Medz Yeghern: The 100th Anniversary of the Armenian Genocide

armenia logo

The official banner commemorating the centennial anniversary of the Armenian genocide in the UK.



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A depiction of the Syrian desert death marches.

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A map of the Ottoman empire of 1914.


April 24, 1915 marks the date that started the carnage sealing the fate of an estimated 800 thousand to 1.5 million Armenian people who were systematically murdered at the hands of the Ottoman Turks in what has come to be known as the Armenian Genocide. Similar to the Jewish holocaust of World War II, the Armenian genocide was the governmental extermination of Armenians as a minority within the region that is now known as the Republic of Turkey. The first cycle of this bloodbath (that didn’t end until 7 years later in 1922), involved the mass murders and forced subjugation of physical labor of the young and robust male population. The second cycle of the Armenian genocide involved the Syrian death marches.

Women, children, and elderly in large numbers were marched southward to the Syrian deserts where they were then subject to frequent incidents of rape, robbery, and physical abuse. Many died on these marches from starvation, and lack of water. Those who tried to stop and take a break were shot on site.

The ancient Armenians had inhabited what was known as their homeland for many years prior to the Turk invasion in the eleventh century. With this invasion came significant problems for the Armenian population. For one, the Turks were mostly followers of the Muslim religion and began to rule while labeling Armenian Christians as second class citizens denying them their right to vote and going so far as to tax them for identifying as Christian.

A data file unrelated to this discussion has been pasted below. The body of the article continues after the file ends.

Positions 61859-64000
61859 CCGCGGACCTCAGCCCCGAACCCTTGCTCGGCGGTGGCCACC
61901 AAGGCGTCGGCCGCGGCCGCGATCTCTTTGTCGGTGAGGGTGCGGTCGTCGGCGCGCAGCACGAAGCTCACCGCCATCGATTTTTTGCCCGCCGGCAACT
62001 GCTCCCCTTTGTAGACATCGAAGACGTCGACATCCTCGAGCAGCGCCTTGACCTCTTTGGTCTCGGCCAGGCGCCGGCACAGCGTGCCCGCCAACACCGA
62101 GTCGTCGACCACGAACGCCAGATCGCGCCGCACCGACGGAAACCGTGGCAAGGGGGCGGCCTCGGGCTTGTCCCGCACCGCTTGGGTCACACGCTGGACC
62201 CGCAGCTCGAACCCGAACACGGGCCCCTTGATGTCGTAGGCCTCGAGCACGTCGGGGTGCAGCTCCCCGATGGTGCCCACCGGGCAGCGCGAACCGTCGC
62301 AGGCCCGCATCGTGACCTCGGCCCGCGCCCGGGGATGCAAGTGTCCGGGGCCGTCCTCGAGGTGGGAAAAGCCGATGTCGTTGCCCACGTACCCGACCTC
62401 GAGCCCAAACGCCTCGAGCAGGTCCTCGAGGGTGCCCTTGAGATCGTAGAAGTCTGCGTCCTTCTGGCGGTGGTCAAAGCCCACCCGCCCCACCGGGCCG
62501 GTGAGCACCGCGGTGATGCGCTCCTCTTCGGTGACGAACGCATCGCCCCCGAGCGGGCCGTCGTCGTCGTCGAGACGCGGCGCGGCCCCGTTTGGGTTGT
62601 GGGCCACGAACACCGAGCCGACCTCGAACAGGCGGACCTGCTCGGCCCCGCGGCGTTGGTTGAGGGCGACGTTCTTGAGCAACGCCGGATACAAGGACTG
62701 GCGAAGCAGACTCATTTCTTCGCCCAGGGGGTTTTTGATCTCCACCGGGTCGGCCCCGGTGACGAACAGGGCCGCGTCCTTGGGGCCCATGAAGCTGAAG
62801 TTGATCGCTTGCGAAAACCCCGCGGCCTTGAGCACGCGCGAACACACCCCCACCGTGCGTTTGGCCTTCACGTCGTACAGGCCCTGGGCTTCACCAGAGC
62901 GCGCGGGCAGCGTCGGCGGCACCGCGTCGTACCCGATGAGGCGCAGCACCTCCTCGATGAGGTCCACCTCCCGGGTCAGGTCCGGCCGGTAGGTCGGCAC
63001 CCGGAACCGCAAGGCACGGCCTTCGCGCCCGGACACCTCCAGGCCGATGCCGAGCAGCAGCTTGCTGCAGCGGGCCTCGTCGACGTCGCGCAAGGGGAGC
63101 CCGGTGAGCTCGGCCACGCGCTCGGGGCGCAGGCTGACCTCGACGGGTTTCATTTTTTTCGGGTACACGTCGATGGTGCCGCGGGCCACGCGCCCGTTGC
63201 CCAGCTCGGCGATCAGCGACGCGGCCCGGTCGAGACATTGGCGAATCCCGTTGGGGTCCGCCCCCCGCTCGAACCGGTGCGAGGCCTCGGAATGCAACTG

young turks

A painted depiction of a meeting of the Young Turks political group.


With the growing trend of Turkish nationalism came the creation of a political group known as the Young Turks who were an ultra nationalist organization whose political ideologies included the end goal of a wholly Muslim and Turkish state. Behind the smoke of World War I, the Ottoman Turks began their attack on the Armenians starting by targeting the thousands of Armenian soldiers enlisted in the Turkish army. This event is known to the Armenian people as “Medz Yeghern” meaning Great Crime. On the 24th of this month, the Armenian community, along with its sympathizers remembered this time of sadness in fellowship with marches, rallies and speeches centered around this harrowing topic. However, Armenians today face another hurdle concerning this 20th century genocide—recognition that it was a genocide in the first place.


100 years later, the modern Turkish government does not recognize the massacre at Anatolia to be deemed a genocide. Perhaps even more surprising (to me anyway) is the fact that the United States and Israel are also among the ranks of the few nations who also refuse to use the language specific to genocide when talking about the event. Turkey’s denial of the Armenian genocide comes from claims within the Turkish and Azerbaijan governments that there was no plot to exterminate the Armenian race, but that there was a more complicated inter-ethnic war taking place, that Muslim Turks were also killed during that time, and that the numbers produced by scholars concerning the number of Armenian dead are inflated.

Speculation has been made that President Obama’s refusal to use the term genocide is largely because of the United State’s alliance with Turkey— despite that a majority of 43 states have declared their agreement that the massacre of 1915 was indeed a genocide. This year to commemorate the 100th anniversary of the event, a recorded 130 thousand people marched in Los Angeles from Little Armenia to the Turkish Consulate in solidarity. On the eastern side of the United States, there was also a gathering of thousands of Armenian-American youth in Times Square where they marched waving the Armenian flag,  wearing Red carnations and chanting, “Turkey is responsible for genocide”.

It would seem that 100 years later, Armenia still has something to fight for—even if it’s just the recognition their bloodied history deserves.

Armenian-American rally in New York for the centennial anniversary of the Armenian Genocide.